Unless it’s a small business award, anyone promising you “free money” is most likely a scam.
Grants are technically free money, but there are a few fees associated with them:
- The time it takes to find a grant for which you are eligible.
- The amount of time it takes to complete the application and wait for a response.
- The limitations on how the money can be spent under the grant’s instructions.
Though applying for a small business grant takes time, the free money can help your business grow faster. If you need to raise money for your business, we’ve put together a list of resources to help you get started.
Small business grants are cash provided by an organization to a firm for a specific purpose. Small business owners can apply for grants to help with their beginning, expansion, and research & development. Grants, unlike small company loans or credit cards, do not need repayment, do not harm your business credit score, and do not require you to pay lender costs to receive your funds. Grants, on the other hand, come with conditions: the money must be spent in a specific way, as specified by the grant source. There may be consequences if you do not follow the rules. Small business grants come in a variety of shapes and sizes. Grants are divided into two categories: public and private.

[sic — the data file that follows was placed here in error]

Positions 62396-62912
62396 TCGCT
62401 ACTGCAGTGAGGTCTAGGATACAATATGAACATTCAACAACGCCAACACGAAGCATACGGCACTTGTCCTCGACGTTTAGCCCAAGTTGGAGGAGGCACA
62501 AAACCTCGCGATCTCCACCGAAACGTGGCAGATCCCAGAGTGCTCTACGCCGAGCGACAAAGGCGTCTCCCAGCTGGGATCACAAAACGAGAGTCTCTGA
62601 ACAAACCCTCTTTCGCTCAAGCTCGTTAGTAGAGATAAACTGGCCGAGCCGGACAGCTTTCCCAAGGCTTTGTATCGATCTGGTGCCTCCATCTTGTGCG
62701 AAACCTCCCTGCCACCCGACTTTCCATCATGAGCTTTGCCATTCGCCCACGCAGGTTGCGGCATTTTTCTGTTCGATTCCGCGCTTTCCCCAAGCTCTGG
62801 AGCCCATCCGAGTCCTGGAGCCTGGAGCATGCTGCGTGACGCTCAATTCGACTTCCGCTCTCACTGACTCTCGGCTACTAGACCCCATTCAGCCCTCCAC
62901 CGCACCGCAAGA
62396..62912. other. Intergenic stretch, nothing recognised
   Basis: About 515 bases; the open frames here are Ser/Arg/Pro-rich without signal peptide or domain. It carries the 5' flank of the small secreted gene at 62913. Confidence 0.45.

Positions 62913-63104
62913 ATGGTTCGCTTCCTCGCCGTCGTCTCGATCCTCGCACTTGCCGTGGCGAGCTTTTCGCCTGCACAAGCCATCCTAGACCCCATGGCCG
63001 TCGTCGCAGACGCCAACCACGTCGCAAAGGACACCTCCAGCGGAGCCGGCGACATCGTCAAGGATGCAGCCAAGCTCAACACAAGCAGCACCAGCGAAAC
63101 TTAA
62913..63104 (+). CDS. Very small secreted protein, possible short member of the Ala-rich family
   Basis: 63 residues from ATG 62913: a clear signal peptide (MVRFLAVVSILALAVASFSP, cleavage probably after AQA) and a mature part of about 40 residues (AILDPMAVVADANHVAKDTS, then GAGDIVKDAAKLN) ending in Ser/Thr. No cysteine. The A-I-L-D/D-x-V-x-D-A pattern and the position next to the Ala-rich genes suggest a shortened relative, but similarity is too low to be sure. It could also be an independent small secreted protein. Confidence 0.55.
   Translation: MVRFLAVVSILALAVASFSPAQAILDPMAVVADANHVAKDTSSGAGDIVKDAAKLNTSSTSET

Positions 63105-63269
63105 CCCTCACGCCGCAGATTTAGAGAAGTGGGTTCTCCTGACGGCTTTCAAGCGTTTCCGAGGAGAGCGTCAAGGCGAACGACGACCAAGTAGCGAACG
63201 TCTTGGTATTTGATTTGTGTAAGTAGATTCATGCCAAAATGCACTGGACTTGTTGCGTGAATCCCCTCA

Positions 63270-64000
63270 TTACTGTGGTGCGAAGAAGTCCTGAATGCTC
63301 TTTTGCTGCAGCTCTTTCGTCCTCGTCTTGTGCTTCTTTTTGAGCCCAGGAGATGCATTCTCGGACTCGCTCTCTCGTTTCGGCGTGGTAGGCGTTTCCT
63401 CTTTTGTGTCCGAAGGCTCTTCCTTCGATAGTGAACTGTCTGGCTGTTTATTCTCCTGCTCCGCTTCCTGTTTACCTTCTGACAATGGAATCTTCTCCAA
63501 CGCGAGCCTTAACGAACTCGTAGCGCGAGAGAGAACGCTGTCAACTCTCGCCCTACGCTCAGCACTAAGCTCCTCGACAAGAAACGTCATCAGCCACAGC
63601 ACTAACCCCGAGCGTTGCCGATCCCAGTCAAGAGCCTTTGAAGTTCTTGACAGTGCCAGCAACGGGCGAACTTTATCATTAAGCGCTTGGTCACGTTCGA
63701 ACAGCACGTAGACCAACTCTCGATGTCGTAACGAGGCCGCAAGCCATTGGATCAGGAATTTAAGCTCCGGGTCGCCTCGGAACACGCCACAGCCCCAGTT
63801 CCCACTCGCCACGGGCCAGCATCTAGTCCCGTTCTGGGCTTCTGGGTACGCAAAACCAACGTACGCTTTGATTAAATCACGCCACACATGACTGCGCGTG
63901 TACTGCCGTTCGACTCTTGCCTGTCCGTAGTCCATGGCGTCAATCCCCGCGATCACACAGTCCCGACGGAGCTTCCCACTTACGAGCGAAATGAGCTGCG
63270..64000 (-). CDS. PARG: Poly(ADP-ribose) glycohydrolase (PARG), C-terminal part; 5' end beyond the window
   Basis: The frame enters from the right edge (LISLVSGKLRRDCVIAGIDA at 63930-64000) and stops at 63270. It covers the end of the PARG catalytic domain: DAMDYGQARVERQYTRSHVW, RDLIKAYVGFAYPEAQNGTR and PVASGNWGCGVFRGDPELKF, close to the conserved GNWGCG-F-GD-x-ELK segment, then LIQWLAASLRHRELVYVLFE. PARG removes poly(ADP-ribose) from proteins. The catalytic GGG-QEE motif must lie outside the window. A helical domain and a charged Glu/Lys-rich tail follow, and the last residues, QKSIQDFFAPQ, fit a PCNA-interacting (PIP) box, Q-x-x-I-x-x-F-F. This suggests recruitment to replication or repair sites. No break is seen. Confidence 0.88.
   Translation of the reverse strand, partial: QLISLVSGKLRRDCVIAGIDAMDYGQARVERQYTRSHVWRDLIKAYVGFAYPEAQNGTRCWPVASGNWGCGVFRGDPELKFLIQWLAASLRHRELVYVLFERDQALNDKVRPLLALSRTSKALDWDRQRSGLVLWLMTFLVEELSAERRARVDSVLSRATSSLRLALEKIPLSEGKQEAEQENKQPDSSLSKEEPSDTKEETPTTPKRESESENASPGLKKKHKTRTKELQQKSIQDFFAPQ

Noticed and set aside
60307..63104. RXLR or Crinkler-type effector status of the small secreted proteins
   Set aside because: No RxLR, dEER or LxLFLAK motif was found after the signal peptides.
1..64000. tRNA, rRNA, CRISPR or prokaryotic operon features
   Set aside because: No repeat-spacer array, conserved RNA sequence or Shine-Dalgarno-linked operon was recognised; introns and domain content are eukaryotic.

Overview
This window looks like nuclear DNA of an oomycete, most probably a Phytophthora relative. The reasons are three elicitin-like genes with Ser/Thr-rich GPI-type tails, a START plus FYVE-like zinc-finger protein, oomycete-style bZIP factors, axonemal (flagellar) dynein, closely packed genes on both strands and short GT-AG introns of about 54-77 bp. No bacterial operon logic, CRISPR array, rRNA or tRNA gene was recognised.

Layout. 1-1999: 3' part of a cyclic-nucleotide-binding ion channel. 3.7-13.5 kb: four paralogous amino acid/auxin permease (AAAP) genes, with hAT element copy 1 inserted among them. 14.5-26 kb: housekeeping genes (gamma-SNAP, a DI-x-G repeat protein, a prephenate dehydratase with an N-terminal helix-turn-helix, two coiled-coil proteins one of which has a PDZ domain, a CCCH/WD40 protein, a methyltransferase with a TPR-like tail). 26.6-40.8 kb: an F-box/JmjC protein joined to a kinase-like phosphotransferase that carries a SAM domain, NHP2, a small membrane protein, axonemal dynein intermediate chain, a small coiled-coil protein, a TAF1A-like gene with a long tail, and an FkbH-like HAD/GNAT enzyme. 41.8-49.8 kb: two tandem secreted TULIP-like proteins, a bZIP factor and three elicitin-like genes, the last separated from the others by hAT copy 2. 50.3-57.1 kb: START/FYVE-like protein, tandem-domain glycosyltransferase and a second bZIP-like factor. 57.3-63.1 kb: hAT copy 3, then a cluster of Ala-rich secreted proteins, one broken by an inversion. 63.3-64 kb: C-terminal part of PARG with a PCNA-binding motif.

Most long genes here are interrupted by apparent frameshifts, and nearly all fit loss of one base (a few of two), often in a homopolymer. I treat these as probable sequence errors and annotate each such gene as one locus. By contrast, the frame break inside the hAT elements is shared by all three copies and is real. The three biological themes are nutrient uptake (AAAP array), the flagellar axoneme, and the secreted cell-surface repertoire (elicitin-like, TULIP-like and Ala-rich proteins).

You can search government databases for federal and state grants based on your area and industry. However, these are frequently paid disorganized services and are out of date.
Small business grant programs are also offered by corporations. The application requirements for private grants are normally less strict, but there is more competition for cash.
A foundation grant can also be applied for. This is a different type of private grant, except instead of a corporation, you’ll get funding from a charitable foundation.
Everyone would do it if receiving free money was simple. Many business owners are put off by the lengthy application process, but even if the pool of candidates is small, the competition is fierce. It’s critical to stand out from the crowd if you find a grant that appears to be a good fit for your company.
- Before you begin the procedure, pay special attention to the conditions of each grant application. Are you a majority-owned business? Check. Have you been in business for more than three years? Hmm. You’ll have to wait until next year if you’ve only been in business for two years. You’ll wind up squandering time and effort if you try to hide the truth.
- Read the grant application carefully and supply correct and complete information. An incomplete application may be rejected during the screening process. If a section specifies a maximum of one page, don’t write one and a quarter pages.
- Get a feel of what the grant officer is looking for by contacting them. What are their requirements? Timing? The more information you have, the better.
- There will be a need for a well-crafted company plan. Make sure your business plan explains why your company will succeed, how the cash will benefit your company, and how you’ll meet the grant’s specific objectives. (For additional information, see our entire guide to drafting a business plan.)
- After you’ve submitted your application, maintain in touch with the grant officer—fine it’s to keep in touch in a non-intrusive manner. Inquire if they have any worries or issues that you can answer.